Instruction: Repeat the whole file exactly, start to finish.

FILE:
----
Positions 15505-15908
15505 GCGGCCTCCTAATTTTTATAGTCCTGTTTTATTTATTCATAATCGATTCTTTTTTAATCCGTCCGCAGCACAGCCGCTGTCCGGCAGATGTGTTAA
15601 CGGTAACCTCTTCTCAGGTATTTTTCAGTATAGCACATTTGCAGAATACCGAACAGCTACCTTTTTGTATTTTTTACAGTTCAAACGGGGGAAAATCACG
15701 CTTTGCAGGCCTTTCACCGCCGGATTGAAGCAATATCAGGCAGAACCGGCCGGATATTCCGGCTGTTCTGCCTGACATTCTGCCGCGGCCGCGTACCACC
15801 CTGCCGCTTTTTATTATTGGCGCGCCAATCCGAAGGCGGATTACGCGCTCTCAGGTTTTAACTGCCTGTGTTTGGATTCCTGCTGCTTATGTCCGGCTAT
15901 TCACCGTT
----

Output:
Positions 15505-15908
15505 GCGGCCTCCTAATTTTTATAGTCCTGTTTTATTTATTCATAATCGATTCTTTTTTAATCCGTCCGCAGCACAGCCGCTGTCCGGCAGATGTGTTAA
15601 CGGTAACCTCTTCTCAGGTATTTTTCAGTATAGCACATTTGCAGAATACCGAACAGCTACCTTTTTGTATTTTTTACAGTTCAAACGGGGGAAAATCACG
15701 CTTTGCAGGCCTTTCACCGCCGGATTGAAGCAATATCAGGCAGAACCGGCCGGATATTCCGGCTGTTCTGCCTGACATTCTGCCGCGGCCGCGTACCACC
15801 CTGCCGCTTTTTATTATTGGCGCGCCAATCCGAAGGCGGATTACGCGCTCTCAGGTTTTAACTGCCTGTGTTTGGATTCCTGCTGCTTATGTCCGGCTAT
15901 TCACCGTT